Tuesday, July 10, 2018

AMLO and Venezuela

The landslide victory of Andres Manuel Lopez Obrador in Mexico's presidential election is likely to provide some relief to another leftist firebrand: Venezuela's Nicolas Maduro.
Lopez Obrador campaigned on a promise to return to Mexico's traditional foreign policy of nonintervention, putting him at odds with his predecessor's efforts to build a regional alliance to bring pressure against Maduro's socialist government for taking Venezuela down an increasingly authoritarian path.

Since AMLO has emphasized non-intervention, and incoming Foreign Minister Marcelo Ebrard has said that Mexico would not "intervene" in Nicaragua or Venezuela, this makes some sense. But I feel like we need to be careful not to take it too far.

First, I put "intervene" in quotes to point out that it is not synonymous with "doing nothing." AMLO has no interest in coercion but that doesn't mean he isn't open to prodding Maduro in his own way. I have no idea whether that will happen but I can at least easily imagine something like it. AMLO has been very careful not to embrace Maduro and indeed to keep a distance. They are not ideological soulmates. Mexico actually has a long history of trying to resolve conflicts even under the banner of non-intervention.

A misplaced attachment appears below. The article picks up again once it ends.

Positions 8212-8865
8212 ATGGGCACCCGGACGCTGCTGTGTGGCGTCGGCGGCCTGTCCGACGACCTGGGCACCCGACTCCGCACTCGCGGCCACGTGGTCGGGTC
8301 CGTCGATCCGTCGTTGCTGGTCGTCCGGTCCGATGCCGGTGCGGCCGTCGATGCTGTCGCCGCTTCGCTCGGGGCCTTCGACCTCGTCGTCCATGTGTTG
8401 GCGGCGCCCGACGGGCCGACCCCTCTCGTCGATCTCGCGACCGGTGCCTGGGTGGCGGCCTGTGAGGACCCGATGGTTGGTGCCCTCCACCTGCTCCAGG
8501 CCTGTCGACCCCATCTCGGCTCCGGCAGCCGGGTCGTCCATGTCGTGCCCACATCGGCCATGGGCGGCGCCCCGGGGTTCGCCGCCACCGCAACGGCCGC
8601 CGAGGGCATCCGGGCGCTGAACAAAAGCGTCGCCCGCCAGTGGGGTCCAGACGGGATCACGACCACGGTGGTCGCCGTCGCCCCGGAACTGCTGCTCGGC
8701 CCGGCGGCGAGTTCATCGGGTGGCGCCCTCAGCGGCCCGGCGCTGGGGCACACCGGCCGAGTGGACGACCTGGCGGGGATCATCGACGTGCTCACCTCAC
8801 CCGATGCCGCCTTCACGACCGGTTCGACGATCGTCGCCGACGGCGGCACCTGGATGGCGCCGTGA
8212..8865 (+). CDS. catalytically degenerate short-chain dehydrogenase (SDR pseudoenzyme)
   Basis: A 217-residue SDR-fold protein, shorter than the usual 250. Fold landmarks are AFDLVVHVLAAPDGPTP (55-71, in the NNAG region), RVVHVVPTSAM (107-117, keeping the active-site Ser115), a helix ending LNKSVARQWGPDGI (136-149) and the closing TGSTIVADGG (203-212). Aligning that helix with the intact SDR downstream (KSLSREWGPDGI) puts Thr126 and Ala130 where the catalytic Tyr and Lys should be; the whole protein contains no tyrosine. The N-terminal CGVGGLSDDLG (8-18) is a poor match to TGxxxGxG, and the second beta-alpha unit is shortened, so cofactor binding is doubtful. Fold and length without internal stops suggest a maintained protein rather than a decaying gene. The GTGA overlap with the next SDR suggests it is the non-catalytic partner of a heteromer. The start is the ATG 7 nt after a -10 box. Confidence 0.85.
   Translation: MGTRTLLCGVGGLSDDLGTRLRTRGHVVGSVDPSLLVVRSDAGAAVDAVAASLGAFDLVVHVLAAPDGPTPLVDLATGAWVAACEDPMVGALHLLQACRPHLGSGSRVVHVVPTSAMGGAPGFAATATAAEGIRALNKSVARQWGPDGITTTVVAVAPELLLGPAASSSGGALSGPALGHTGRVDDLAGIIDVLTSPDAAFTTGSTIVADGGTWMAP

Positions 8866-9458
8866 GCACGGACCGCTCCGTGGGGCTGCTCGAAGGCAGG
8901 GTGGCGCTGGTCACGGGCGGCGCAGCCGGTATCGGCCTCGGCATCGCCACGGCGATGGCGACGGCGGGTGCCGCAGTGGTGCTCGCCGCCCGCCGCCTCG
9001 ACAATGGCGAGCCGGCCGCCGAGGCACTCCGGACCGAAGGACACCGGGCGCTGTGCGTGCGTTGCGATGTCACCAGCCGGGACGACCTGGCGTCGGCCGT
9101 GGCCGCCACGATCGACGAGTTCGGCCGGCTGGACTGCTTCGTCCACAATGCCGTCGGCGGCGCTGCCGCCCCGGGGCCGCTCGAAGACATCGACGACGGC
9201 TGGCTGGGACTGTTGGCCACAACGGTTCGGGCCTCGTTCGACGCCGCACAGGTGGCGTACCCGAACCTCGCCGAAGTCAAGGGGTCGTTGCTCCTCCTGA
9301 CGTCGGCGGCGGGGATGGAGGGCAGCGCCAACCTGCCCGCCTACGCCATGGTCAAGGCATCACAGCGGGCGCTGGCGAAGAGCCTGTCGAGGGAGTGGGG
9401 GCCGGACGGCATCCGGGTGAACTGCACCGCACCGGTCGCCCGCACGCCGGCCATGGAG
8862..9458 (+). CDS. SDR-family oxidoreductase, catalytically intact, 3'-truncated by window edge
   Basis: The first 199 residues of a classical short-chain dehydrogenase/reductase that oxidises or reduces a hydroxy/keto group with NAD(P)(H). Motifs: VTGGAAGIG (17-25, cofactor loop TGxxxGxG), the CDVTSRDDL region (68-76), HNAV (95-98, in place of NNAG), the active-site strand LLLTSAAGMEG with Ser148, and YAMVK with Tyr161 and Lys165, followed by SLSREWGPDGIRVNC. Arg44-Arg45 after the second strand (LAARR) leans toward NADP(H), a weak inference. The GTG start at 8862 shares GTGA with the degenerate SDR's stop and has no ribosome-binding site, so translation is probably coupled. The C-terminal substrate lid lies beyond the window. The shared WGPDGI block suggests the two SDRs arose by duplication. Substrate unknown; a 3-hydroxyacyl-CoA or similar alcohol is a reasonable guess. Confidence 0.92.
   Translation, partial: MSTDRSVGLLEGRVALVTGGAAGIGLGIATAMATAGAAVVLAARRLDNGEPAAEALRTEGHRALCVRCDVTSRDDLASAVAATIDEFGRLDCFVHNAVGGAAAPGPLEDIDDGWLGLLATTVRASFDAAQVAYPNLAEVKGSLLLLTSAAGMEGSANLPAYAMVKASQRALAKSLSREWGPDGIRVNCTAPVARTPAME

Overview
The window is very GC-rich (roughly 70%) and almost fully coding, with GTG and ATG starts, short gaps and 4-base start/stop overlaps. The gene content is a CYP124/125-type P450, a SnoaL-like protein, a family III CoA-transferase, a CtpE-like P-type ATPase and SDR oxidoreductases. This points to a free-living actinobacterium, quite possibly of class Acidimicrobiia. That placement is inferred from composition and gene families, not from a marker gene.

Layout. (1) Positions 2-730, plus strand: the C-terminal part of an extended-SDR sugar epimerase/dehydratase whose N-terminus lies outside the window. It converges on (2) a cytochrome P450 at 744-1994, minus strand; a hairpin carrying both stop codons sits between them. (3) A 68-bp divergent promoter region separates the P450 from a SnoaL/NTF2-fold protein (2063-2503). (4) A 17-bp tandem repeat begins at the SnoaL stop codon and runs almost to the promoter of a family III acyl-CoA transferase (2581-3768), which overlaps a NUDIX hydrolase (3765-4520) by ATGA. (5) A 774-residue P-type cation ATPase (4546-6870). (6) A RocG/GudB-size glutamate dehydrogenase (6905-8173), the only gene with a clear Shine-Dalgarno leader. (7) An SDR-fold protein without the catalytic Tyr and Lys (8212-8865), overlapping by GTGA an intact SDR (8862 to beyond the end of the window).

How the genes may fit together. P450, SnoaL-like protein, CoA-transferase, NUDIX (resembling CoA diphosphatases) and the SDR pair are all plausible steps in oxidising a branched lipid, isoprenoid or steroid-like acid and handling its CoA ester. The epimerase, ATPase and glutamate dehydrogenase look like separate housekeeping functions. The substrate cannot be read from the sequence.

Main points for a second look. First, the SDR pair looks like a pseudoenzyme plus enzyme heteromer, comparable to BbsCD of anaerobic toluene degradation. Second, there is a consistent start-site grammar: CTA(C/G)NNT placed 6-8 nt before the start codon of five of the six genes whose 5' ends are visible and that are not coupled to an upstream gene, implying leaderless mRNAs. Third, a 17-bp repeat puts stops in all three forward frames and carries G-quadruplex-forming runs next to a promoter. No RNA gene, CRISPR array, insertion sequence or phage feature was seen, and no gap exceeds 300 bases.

Second, let's not overstate the progress being made in terms of regional response to Venezuela. The Mexican government joined in sponsoring the June 2018 OAS resolution on Venezuela, which among other things declared the electoral process illegitimate and called for member states and the OAS itself to start considering appropriate measures. So maybe the baby steps get a little bit babier. But Latin American governments don't want to do much and likely never will. There is just too much bad history, led by the United States.


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